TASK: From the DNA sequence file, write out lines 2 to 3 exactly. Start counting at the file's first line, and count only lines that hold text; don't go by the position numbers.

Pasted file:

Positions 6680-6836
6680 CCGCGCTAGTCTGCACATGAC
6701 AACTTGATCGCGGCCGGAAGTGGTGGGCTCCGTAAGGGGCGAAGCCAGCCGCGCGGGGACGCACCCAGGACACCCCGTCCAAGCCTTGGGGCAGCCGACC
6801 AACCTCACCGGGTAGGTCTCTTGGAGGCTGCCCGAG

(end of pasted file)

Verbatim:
6680 CCGCGCTAGTCTGCACATGAC
6701 AACTTGATCGCGGCCGGAAGTGGTGGGCTCCGTAAGGGGCGAAGCCAGCCGCGCGGGGACGCACCCAGGACACCCCGTCCAAGCCTTGGGGCAGCCGACC